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What kind of switch do i need?

Discussion in 'General Electronics Discussion' started by Garywoo, Apr 22, 2012.

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  1. Garywoo

    Garywoo

    10
    1
    Apr 22, 2012
    I have 3 batteries and want to connect them separately to one output.

    So basically 3 inputs and one output, each input and the output has to have 2 terminals for +ve and -ve.
    I select one battery to use, then switch to another battery when that one is empty. I will also need to charge the batteries again seperately, selecting which one to charge. The switch should be rated to at least 3.5amps.

    Here's an image to help visualize the layout.
    [​IMG]

    I'm assuming i need a rotary switch for this, but what kind. A link to one i can buy would also be helpful.
    Any help would be great!
     
  2. GonzoEngineer

    GonzoEngineer

    321
    0
    Dec 2, 2011
    First of all, you can go ahead and connect all the negative terminals from the batteries to the negative output.

    You only need to switch the positive sources.

    This means you nead a 3 Pole, 1 Terminal switch.

    Commonly called a 3P1T switch.

    You can get a 3P rotary switch, or a 3P slide switch, or a 3P toggle switch.

    Try googling 3 Pole switches.:D

    That just compensates for your problem of switching the sources to one uouput.

    If you also want to switch them to a charging circuit, then you need a different schematic showing the charge circuit.

    Then you will need 3 pole, 2 terminal switches.

    Still available in rotary, slide or toggle format.:D
     
    Last edited: Apr 22, 2012
  3. Garywoo

    Garywoo

    10
    1
    Apr 22, 2012
    There is a battery charge indicator in the unit i am supplying power to that was only intended for one battery, will this still function correctly if the negative terminals are connected together?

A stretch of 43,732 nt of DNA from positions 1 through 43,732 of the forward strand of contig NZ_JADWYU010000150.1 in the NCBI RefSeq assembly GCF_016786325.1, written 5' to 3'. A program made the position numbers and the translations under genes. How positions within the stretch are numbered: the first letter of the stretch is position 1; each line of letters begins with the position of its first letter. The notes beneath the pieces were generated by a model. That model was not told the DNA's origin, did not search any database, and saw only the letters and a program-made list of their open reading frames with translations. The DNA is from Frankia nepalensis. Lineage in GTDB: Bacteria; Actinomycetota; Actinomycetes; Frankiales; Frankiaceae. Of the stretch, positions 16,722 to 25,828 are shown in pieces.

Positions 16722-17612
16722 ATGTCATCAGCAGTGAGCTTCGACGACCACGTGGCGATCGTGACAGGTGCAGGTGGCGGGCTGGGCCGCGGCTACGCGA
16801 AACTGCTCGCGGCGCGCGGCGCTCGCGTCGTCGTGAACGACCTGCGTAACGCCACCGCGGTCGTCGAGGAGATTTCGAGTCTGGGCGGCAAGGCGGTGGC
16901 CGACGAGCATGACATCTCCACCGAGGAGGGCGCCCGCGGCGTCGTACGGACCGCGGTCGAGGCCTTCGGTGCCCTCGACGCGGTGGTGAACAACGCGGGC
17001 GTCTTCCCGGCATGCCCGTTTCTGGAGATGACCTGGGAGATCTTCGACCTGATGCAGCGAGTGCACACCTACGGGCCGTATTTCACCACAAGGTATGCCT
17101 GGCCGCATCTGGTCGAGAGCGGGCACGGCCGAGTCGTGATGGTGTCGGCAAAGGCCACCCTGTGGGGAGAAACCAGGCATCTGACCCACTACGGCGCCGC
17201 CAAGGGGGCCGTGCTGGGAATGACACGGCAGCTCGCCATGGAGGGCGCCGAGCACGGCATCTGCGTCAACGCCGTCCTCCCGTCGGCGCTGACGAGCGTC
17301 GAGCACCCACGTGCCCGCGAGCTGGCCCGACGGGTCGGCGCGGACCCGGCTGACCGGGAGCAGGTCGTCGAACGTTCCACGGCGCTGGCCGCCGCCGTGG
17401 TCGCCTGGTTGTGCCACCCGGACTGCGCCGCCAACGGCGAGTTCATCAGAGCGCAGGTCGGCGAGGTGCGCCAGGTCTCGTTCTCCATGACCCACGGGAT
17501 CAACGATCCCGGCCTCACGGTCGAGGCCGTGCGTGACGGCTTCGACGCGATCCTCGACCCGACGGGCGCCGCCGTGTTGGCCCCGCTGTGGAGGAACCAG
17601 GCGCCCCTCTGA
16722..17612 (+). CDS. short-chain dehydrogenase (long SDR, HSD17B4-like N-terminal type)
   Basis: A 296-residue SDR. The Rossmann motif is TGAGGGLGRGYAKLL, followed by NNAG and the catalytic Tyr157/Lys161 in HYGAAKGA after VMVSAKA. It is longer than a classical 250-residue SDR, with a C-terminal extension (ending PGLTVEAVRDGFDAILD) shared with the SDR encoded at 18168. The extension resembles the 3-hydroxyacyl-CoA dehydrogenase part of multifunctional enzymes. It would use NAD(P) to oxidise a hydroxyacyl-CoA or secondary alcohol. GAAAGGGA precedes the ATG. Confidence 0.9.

Also will charging in this layout also be okay? They are 12v sealed lead acid batteries.
     
  4. GonzoEngineer

    GonzoEngineer

    321
    0
    Dec 2, 2011
    Yes, as long as the indicator is on the common side of the switch.
     
  5. Garywoo

    Garywoo

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    1
    Apr 22, 2012
    Okay, great. Thanks!
     
  6. Garywoo

    Garywoo

    10
    1
    Apr 22, 2012
  7. CocaCola

    CocaCola

    3,635
    5
    Apr 7, 2012
    If I understand correctly you want to at any given time switch to one of the three batteries?

    If so I believe a 1P3T is the correct configuration, or did I miss interpret?

    I agree with Gonzo on connecting the negatives all together, but not on the switch configuration, as the 3P1T would switch all batteries on/off at the same time not individual...
     
  8. Garywoo

    Garywoo

    10
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    Apr 22, 2012
    That's correct, i have chosen this switch http://www.maplin.co.uk/rotary-switches-2417 (Rotary SW 3 P 4 Way) adjusted to 3 stops.
    I hope it's correct this time.
     
  9. duke37

    duke37

    5,297
    739
    Jan 9, 2011
    You will only need 1 pole, 3 way. The Maplin switch is 3 pole and the 3 poles should be connected in parallel to get the current capability that you are after.

    A 4 pole 3 way would be even better so that the curent is divided 4 ways.
     
  10. Garywoo

    Garywoo

    10
    1
    Apr 22, 2012
    Oh okay i think i understand now. What if i just get the 1 P 12 Way switch and adjust it to 3 stops instead of connecting terminals in parallel? The switch is rated at 5A max.
     
  11. duke37

    duke37

    5,297
    739
    Jan 9, 2011
    The more poles you have, the more the current can be shared. I did not see the 5A rating, it seems a bit much to me for this type of switch.
    If you go for the 12 way, nine of the contacts will never be used.

    When you come to try it, I suggest that you connect battery A and see if it switches to the output and that there is no voltage at battery B or battery C terminals. Repeat with B battery connected etc. Then you can connect all three batteries.
     
  12. Garywoo

    Garywoo

    10
    1
    Apr 22, 2012
    I went for the 1 pole 12 way, here are my findings.
    [​IMG]

    As you can see (accidentally reversed, fixed after this photo was taken) I connected the +ve through the switch and tested voltage from the -ve on the battery to the next pin up. It read zero. The device is a portable amplifier and speaker, so I turned the volume to max to check max current and it still stayed at zero. I added the second battery, connected the -ve's together and connected the +ve to the pin I tested, then checked pin 3 next to it. Still zero.
    I'm assuming it's safe to go from here and connect the 3rd battery and solder it all up.

    Thanks so so much for all your help guys!
     
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